Tag Archives: urban youth

Passion For Woodmore

( On November 21, 2016 a school bus crash carrying 37 students from Woodmore Elementary School in Chattanooga TN. took the lives of 6 children and injured many more. I became an employee at Woodmore in January 2017 with grant funds given to the school after the accident. This poem is a reflection upon the students that I met while working as an assistant at Woodmore. The population of Woodmore is mostly African-American, with a few Latino and Caucasian students.)

Passion for Woodmore                                                       Mark Anderson 6/12/2017

8:07 am, he drops in his seat

stone cold face, eyes down, no sparkle.

Like an old man he stares ahead,

“Who am I, how did I get here?”

No mother kissed or hugged him

to prepare his heart for the day.

At age 10 he is alone.

 

Another  youth laughs, she is brilliant.

Her hair and features anticipate

the blossom of great beauty,

but she is unaware

of the boys who will consume –

not respect, this precious one.

When the industry of entertainment enslavement

sells raps of lips and hips, and grooves

to be preyed upon, then who

can protect this one?

 

Angry violent girl boasts of the harm

she will do – cuz, “She was lookin at me.”

Will she be the one who

engages the man in blue

and is slain, or slay,

her weaker foe?

Another generation comes and goes.

 

They lock horns, engage, verbal assault,

smack down, trash talk; “Your mother is – your father do”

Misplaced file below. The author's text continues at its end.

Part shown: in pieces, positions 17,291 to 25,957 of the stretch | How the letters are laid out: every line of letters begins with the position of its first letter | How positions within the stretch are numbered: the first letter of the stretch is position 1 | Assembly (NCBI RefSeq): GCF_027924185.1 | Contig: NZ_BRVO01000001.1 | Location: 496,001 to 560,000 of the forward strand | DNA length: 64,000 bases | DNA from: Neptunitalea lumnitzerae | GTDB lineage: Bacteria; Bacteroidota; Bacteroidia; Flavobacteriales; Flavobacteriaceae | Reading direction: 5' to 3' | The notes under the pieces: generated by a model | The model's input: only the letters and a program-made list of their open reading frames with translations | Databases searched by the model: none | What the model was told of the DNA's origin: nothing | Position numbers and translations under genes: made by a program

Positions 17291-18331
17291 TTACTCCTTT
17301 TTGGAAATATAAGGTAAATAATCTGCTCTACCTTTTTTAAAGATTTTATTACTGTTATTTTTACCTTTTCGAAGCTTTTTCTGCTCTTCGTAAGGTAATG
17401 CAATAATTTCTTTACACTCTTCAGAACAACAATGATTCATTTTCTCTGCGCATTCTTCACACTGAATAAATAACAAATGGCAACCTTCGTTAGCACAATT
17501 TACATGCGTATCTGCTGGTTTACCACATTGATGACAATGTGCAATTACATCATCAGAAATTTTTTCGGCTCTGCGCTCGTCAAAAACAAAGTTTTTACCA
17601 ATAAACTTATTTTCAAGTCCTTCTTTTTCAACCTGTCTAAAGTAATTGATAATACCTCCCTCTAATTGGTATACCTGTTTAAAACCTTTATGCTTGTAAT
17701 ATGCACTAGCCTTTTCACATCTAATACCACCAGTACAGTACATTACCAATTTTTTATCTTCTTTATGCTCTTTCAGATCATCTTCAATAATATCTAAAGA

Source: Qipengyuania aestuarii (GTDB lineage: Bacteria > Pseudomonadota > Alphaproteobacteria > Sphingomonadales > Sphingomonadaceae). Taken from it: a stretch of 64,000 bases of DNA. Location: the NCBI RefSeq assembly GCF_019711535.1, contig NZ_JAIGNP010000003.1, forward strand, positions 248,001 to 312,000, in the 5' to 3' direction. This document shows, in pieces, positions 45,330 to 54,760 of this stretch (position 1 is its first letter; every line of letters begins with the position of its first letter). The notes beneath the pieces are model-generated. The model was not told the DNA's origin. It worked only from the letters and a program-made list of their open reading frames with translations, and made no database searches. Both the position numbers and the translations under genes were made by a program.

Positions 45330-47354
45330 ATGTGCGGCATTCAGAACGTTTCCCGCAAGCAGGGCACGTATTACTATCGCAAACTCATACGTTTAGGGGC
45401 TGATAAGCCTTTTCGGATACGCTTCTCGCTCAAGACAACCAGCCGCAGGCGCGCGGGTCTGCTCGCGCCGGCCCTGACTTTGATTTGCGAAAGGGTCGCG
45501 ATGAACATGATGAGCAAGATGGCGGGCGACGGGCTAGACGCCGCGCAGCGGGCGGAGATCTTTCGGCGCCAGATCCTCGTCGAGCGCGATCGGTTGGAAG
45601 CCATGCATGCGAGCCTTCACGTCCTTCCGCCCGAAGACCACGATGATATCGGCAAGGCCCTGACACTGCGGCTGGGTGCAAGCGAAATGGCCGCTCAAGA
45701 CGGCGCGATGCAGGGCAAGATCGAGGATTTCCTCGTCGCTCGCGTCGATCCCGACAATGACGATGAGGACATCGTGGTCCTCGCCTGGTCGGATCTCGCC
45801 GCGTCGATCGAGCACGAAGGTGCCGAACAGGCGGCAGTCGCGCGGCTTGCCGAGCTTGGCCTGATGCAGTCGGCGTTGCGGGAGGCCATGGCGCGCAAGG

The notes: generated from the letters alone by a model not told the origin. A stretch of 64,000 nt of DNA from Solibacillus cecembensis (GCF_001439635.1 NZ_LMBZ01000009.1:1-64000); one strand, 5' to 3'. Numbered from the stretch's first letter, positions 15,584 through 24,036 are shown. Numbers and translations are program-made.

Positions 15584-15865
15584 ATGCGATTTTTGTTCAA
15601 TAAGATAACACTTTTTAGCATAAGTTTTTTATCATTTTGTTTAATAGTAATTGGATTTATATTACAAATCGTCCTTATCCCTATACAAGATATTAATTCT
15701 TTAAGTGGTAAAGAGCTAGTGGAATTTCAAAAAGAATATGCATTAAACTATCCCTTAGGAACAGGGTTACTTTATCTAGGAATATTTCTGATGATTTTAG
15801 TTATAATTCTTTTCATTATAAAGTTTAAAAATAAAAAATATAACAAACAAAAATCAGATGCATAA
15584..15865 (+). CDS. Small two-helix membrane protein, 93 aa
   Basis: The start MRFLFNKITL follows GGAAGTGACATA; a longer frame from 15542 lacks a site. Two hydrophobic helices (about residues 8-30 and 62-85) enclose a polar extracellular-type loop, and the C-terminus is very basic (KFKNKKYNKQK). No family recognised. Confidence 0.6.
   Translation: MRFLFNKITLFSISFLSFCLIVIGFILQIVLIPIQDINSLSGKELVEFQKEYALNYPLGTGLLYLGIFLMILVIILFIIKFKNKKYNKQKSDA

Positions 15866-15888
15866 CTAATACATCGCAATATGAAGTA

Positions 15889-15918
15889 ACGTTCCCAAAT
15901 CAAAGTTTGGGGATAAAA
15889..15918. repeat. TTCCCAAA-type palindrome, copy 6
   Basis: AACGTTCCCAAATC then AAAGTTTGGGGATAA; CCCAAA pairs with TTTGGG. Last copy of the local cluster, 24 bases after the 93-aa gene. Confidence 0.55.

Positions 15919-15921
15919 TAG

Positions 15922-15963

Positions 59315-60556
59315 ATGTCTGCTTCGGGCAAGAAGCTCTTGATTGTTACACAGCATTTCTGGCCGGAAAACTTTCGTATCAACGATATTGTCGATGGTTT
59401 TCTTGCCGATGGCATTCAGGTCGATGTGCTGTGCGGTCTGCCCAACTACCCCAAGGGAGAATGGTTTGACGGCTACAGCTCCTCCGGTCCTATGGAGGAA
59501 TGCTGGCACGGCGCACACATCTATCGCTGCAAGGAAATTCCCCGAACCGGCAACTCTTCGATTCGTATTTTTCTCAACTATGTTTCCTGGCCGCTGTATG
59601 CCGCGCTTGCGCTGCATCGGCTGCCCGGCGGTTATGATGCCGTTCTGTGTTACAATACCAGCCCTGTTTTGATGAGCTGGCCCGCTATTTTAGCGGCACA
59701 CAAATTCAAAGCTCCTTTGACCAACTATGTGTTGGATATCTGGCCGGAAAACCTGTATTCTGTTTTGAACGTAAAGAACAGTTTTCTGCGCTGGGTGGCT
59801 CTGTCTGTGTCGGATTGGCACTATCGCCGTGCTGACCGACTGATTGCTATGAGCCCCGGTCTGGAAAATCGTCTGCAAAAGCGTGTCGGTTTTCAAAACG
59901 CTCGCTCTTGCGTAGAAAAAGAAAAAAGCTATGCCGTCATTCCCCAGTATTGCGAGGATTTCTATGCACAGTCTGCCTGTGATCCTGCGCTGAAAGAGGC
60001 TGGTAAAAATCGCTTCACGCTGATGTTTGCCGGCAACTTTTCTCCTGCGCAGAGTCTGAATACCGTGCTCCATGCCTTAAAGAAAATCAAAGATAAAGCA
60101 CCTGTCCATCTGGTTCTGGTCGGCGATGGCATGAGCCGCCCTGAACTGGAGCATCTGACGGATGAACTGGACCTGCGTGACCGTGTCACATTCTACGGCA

Sad cuz they, of all the kids, are most kin

their own self-hatred burns, deeply.

So I plead, please stop. For these two

are both too precious to lose.

 

A boy, exceptionally bright, focusses, concentrates,

more than others. A classic case,

full of potential, but I fear

for him, a statistic born

into gangs, they are everywhere,

and he – he is most vulnerable.

His family I suspect, is in

 

One sweetheart, seldom smiles.

What kind of hardness

must be in her home?

Can you imagine, at twenty three,

with a few scars, or incarcerated?

 

An insult, a push, fists fly,

angry emotions, no restraint,

impulse rules, is the only rule,

in this hostile environment. But they

are only ten, going on eighteen

or thirty five, doing nine to life.

 

Then suddenly one day, a beautiful fall day, when children should play,

six departed this world, leaving empty seats, and wounded hearts.

This school that did not need more suffering, received it.

A young driver carelessly, speeding, being silly, delivered it.

Do not attempt to make sense, to reason or rationalize, why.

From ancient times humanity has pushed against that veil, to no avail.

So we cry, and wail, and become the hands that heal.

I cry out “God, intervene, touch, heal, redeem, these precious ones.”

 

Elvis, Beyonce, Gaga, Snoop, you all

get rich off the evil influence you push,

take responsibility. Spell it; re-spon-si-bil-ity!

Babylon you capitalistic whore, won’t you pay more,

than minimal to those mothers who flip

your burgers? And all the parents who

will not care enough to grow

and provide, safety, comfort, and care,

to you I plea. And to the fathers who

could take time, to sit and read

with your child, to you we all beg;

it is your turn.

 

In the midst of this pain there is,

precious joy. Kids dance in their stroll

to the pencil sharpener. Silly kids

tease and giggle. A boy excited

at the power, confidence that he – yes, little he

has learned his threes and four timeses.

Four students, one with hurt feelings,

tears starting to flow, the others stop

to comfort, to shelter, from the harshness

of this place. A big smiling girl

with the freedom of youth to speak

things an adult would guard lets free

her words to bless and bring to tears

an old man’s eyes.